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Seth Klarman CFA Presentation

Seth Klarman CFA Presentation

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September/October 2010
Financial Analysts JournalVolume 66
Number 5©2010 CFA Institute
Opportunities for Patient Investors
Seth A. Klarman and Jason Zweig
t the CFA Institute 2010 Annual Confer-ence in Boston (held 16–19 May), JasonZweig sat down with legendary investorSeth Klarman to gain insights into Mr.Klarman’s successful approach to investing.
The first question I would like to askyou, Seth, concerns your work at Baupost. Howhave you followed Graham and Dodd, and howhave you deviated from Graham and Dodd?
In the spirit of Graham and Dodd,our firm began with an orientation toward valueinvesting. When I think of Graham and Dodd, how-ever, it’s not just in terms of investing but also interms of thinking about investing. In my mind,their work helps create a template for how toapproach markets, how to think about volatility inmarkets as being in your favor rather than as aproblem, and how to think about bargains andwhere they come from. It is easy to be persuadedthat buying bargains is better than buying over-priced instruments.The work of Graham and Dodd has reallyhelped us think about the sourcing of opportunityas a major part of what we do—identifying wherewe are likely to find bargains. Time is scarce. Wecan’t look at everything.Where we may have deviated a bit fromGraham and Dodd is, first of all, investing in theinstruments that didn’t exist when Graham andDodd were publishing their work. Today, someof the biggest bargains are in the hairiest, strang-est situations, such as financial distress and liti-gation, and so we drive our approach that way,into areas that Graham and Dodd probablycouldn’t have imagined.The world is different now than it was in the eraof Graham and Dodd. In their time, business wasprobably less competitive. Consultants and“experts” weren’t driving all businesses to focus ontheir business models and to maximize perfor-mance. The business climate is more volatile now.The chance that you buy very cheap and that it willrevert to the mean, as Graham and Dodd might haveexpected, is probably lower today than in the past.Also, the financial books of a company may not be as reliable as they once were. Don’t trust thenumbers. Always look behind them. Graham andDodd provide a template for investing, but notexactly a detailed road map.
Seth, you started your career atMutual Shares, working for Max Heine and along-side Mike Price. Can you give us a couple of lessonsyou learned from those gentlemen?
What I learned from Mike—and Iworked most closely with him—was the impor-tance of an endless drive to get information andseek value. I remember a specific instance when hefound a mining stock that was inexpensive. Heliterally drew a detailed map—like an organizationchart—of interlocking ownership and affiliates,many of which were also publicly traded. So, iden-tifying one stock led him to a dozen other potentialinvestments. To tirelessly pull threads is the lessonthat I learned from Mike Price.With Max Heine, I learned a bit of a differentlesson. Max was a great analyst and a brilliantinvestor—and he was a very kind man. I was mosttaken with how he treated people. Whether youwere the youngest analyst at the firm, as I was, orthe receptionist or the head of settlements, healways had a smile and a kind word. He treatedpeople as though they were really important, because to him they were.
One of the striking lessons that cameout of the global financial crisis of 2008 and 2009 isthe way traditional value investors got slaugh-tered. What went wrong, and why did so manysmart people get caught by surprise?
Historically, there have beenmany periods in which value investing has under-performed. Value investing works over a longperiod of time, outperforming the market by 1 or2 percent a year, on average—a slender margin ina year, but not slender over the course of time,given the power of compounding. Therefore, it isnot surprising that value could underperform in2008 and 2009.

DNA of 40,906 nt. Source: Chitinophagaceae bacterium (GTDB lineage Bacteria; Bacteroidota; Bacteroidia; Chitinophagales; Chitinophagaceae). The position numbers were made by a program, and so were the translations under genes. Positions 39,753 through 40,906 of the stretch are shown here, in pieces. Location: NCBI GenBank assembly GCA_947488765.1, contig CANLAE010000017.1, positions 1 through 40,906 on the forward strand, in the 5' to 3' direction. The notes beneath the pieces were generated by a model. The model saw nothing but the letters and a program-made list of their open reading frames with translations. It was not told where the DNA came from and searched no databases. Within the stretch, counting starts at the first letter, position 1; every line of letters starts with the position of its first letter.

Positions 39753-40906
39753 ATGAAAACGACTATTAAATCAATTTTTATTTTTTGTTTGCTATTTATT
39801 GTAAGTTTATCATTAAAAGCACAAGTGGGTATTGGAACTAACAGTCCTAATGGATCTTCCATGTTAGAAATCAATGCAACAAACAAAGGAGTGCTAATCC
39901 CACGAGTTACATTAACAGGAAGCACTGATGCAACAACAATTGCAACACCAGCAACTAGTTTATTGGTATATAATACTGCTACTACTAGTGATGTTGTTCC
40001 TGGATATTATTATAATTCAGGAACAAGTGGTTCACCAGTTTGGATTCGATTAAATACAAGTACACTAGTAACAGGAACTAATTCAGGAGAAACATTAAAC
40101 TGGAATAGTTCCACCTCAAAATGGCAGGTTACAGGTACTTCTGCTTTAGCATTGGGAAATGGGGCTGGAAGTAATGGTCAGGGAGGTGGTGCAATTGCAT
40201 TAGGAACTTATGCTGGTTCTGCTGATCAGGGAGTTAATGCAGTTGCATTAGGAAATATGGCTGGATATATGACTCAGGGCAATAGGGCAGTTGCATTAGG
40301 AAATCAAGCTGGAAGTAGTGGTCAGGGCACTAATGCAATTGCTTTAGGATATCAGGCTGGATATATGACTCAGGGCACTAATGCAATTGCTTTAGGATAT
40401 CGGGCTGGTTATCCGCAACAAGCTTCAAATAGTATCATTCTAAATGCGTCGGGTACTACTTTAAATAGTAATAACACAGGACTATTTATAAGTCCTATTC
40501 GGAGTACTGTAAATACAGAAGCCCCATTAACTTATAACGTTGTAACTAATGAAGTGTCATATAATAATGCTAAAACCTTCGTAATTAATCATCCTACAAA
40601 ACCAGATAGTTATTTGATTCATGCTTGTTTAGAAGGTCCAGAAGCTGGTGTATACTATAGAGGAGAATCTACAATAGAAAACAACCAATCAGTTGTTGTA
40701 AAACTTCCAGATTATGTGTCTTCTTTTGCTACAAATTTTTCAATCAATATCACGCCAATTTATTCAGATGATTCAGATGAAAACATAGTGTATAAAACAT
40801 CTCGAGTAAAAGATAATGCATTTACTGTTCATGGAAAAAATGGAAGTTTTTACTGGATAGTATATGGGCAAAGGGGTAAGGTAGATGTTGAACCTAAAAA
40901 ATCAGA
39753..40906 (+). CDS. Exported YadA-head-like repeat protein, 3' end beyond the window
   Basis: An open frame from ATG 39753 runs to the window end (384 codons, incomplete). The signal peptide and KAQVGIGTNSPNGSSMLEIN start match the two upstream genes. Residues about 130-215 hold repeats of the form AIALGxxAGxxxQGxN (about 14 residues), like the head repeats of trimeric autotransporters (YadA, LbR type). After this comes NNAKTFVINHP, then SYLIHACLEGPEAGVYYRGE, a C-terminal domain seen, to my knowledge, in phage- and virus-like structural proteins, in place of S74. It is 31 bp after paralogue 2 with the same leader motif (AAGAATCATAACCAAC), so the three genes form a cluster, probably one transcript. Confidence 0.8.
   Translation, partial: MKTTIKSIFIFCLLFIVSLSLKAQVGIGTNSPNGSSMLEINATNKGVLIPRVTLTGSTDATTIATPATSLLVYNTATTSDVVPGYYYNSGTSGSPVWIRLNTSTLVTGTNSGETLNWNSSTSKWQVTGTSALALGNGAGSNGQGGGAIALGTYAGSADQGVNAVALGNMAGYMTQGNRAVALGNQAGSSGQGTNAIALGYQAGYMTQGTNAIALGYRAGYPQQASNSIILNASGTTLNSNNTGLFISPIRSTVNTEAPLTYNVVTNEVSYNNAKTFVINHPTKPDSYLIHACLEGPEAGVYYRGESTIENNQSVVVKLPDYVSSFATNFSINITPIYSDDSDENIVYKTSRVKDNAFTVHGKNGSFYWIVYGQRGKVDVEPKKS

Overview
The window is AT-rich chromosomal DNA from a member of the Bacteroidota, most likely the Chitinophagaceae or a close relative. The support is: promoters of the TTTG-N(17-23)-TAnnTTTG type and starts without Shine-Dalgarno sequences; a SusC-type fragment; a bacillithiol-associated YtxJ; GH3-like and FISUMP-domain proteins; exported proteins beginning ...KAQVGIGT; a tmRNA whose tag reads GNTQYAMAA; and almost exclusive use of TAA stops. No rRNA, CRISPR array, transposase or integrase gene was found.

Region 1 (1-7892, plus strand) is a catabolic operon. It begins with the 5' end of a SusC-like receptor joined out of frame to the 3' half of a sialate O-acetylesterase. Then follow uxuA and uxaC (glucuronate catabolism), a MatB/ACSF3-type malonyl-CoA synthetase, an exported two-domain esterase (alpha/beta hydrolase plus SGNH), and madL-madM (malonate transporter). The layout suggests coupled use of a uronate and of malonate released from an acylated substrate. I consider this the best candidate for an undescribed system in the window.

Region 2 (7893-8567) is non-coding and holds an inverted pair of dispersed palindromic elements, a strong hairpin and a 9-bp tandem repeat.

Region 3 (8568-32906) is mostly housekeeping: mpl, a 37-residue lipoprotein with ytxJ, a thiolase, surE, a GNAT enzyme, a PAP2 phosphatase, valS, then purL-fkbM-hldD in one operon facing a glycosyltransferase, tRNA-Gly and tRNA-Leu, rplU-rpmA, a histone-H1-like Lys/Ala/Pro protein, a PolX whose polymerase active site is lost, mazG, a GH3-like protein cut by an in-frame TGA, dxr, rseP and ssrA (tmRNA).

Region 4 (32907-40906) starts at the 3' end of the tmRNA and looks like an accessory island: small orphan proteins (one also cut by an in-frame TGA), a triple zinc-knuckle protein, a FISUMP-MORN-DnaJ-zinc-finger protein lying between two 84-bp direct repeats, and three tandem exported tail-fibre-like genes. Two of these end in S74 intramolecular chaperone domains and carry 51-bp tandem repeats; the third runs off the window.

Seth A. Klarman is president of The Baupost Group,LLC, Boston. Jason Zweig is a columnist for the
WallStreet Journal
, New York City.
©2010 CFA Institute
Financial Analysts Journal 
I would make two points. First, pre-2008,nearly all stocks had come to be valued, in a sense,on an invisible template of an LBO model. LBOswere so easy to do. Stocks were never allowed toget really cheap, because people would bid themup, thinking they could always sell them for 20percent higher. It was, of course, not realistic thatevery business would find itself in an LBO situa-tion, but nobody really thought much about that.Certainly, many of the companies had someelement of value to them, such as consumer brands or stable businesses, attributes that valueinvestors might be attracted to. But when themodel blew up and LBOs couldn’t be effected, theinvisible template no longer made sense andstocks fell to their own level.Second, because of the way the world hadchanged, it was no longer sufficient to assume thata bank’s return on book value would always be 12or 15 percent a year. The reality was that instru-ments that were rated triple-A weren’t all the same.Watching home-building stocks may not have beenthe best clue to what was going on in the mortgageand housing markets.Equity-minded investors probably needed to be more agile in 2007 and 2008 than they had everneeded to be before. An investor needed to put thepieces together, to recognize that a deterioratingsubprime market could lead to problems in therest of the housing market and, in turn, could blow up many financial institutions. If an investorwas unable to anticipate that chain of events, then bank stocks looked cheap and got cheaper andearnings power was moot once the capital basewas destroyed. That’s really what primarily drovethe disaster.
With hindsight, it strikes me that aproblem many traditional value investors had wasthat they didn’t have enough on their dashboard.They were accustomed to bubbles forming in theequity market, but the credit bubble was in theperiphery. Equity investors didn’t take the credit bubble seriously enough, because it wasn’t in theircentral field of vision.
Another issue that affected allinvestors, not just value investors, was the pressureto be fully invested at all times.When the markets are fairly ebullient, inves-tors tend to hold the least objectionable securitiesrather than the truly significant bargains. But theinability to hold cash and the pressure to be fullyinvested at all times meant that when the plug waspulled out of the tub, all boats dropped as the waterrushed down the drain.
A chilling moment in MichaelLewis’s wonderful book
The Big Short
is whenMichael Burry, a very talented hedge fund man-ager in California, finds himself, in 2007, in thedesperate situation of having to defend his shortpositions in leveraged mortgage securities againsthis own investors, who are just besieging him,screaming at him, why are you doing this? At thevery moment when his temperament is telling himthat he